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replacing string parts  RSS feed

 
Csaba Kassitzky
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Hi everyone!

I'm trying to replace "/" to "\" in a string. I'm using this:

However, i keep getting StringIndexOutOfBoundsException. Why is that?
 
Ernest Friedman-Hill
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The second argument is a regular expression, meaning that that not only is the Java compiler going to look at it (necessitating that double backslash) but the regular expression compiler is going to look at it too -- and as it turns out, "\" is the escape character in regular expressions as well. As a result you actually have to use four backslashes to get a single one into a regular expression from Java source!

path = path.replaceAll( "/", "\\\\" );
 
Csaba Kassitzky
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Wow, i would never thought of that!
Thanks!
 
Jim Yingst
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If you're using JDK 5, you can also use

The difference between replace() and replaceAll() is not obvious from the name - actually replace() replaces all occurrances of whatever you're replacing, much like replaceAll(). The real difference is that replace() is simple and does exacly what you'd expect it to do, while replaceAll() has more complex behavior.

Warning - the following is a bit outside the scope of the "Beginner" forum, so some of you may just want to skip this post. But it does follow directly from the preceding conversation.

[EFH]: The second argument is a regular expression,

The first argument is a regular expression (though that doesn't happen to create any problems in this particular case since a / is not a special character for Java regular expressions). The second argument is not a regular expression, but a replacement string - which has its own rules, much simpler than a regular expression, but hard to find in the documentation. The clearest explanation to be found in the API (after following several intermediate links) is in the Matcher class, under the appendReplaceMent() method. Basically, in a replacement string, \ and $ characters have special significance, so if you want a "plain" \ or $, you have to insert an extra \ in front. And in a Java literal each \ must be doubled to \\. As previously noted.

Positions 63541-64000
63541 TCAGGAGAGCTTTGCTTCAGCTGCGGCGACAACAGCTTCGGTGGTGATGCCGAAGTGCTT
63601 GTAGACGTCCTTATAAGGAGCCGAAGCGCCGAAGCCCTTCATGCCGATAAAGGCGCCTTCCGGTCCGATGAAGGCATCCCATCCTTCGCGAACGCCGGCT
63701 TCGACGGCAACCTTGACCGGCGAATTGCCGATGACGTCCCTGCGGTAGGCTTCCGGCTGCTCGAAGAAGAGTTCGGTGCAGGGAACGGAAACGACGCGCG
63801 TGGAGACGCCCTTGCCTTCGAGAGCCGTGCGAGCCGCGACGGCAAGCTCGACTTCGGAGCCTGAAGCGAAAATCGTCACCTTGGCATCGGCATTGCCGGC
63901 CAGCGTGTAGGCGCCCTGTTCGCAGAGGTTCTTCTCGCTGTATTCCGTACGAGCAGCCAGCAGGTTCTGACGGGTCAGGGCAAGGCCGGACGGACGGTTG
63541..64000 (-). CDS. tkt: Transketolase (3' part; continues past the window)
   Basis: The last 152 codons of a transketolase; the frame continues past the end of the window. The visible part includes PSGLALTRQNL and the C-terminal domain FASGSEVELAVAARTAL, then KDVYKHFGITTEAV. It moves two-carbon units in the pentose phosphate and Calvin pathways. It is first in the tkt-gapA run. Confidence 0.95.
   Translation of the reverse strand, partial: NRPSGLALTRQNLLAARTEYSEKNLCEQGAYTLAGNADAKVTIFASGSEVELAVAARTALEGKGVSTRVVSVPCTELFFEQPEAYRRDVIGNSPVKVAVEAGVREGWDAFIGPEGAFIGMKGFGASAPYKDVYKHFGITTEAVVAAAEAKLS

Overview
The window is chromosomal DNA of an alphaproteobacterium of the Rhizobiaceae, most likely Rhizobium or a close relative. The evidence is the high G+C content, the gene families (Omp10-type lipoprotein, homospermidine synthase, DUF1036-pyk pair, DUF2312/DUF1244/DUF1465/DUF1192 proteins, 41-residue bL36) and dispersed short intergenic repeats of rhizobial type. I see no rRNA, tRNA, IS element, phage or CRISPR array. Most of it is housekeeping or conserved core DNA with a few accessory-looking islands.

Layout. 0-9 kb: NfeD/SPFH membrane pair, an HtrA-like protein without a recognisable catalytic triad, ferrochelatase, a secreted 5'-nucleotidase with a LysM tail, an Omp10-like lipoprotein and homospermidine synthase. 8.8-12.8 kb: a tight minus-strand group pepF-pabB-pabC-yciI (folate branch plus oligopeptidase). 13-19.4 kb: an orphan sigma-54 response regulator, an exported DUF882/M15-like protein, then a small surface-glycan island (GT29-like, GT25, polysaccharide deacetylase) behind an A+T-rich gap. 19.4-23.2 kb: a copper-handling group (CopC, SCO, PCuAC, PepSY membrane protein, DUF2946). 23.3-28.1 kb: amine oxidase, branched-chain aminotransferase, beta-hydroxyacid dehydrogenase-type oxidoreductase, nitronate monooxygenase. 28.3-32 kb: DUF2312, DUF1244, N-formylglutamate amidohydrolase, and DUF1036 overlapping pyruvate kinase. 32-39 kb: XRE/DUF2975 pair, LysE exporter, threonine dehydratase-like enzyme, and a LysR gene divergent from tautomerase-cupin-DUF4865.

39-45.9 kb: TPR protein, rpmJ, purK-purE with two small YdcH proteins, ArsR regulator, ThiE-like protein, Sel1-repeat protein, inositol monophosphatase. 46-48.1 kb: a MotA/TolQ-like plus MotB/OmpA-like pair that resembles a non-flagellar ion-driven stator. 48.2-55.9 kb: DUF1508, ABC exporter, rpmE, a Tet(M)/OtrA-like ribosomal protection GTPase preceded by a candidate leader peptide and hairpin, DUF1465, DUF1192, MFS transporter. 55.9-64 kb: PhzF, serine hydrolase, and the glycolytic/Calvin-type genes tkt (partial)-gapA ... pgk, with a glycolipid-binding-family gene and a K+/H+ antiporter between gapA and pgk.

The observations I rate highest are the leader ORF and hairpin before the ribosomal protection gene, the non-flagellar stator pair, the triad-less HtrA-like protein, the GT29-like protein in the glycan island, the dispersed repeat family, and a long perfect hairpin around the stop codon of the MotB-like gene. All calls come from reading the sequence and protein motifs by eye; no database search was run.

In JDK 5 they added the replace() method show above, which is much simpler to use. Also there are two static methods which can be used to escape any special characters in a given expression, so that you get a string that "means" the same thing as the original literal string would have (if not for special characters).

Pattern.quote(str) - use this for a value that can be used as a regular expression

Matcher.quoteReplacement(str) - use this for a value that can be used as a replacement string

In other words, if str, x, and y are Strings, then

is equivalent to

Obviously the first form is easier to read - the second form just shows who the methods are related.
[ December 06, 2005: Message edited by: Jim Yingst ]
 
Csaba Kassitzky
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What should i write in if i want to do the opposite replacement?
replaceAll("\\", "/");?
or should i just use replace("\\", "/"); as you mentioned?
I'm using Java 1.5 btw.
 
Csaba Kassitzky
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I encountered another replacing problem:
Got a String caled str. It contains element.
Element is ".\0_1.txt" right now.
I have this line in my prog:

in this case id is 0 and counter is 1, so i'm replacing element
with: ".\0_1.txt" (spec case, but still should work)
However, i get this message:

What's wrong with this?
 
Jim Yingst
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The replaceFirst() method treats its arguments much the same as replaceAll() did. So most of the previous discussion still holds - except that there is no "simplified" version of replaceFirst(), the way replace() was a simplified version of replaceAll().

From what you say, the code you're running is equivalent to

You have correctly escaped the \ in the second argument - but not the first. This may seem more complex because the first argument is in a variable. But you can simply use
 
Csaba Kassitzky
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Thanks, it works fine now!
 
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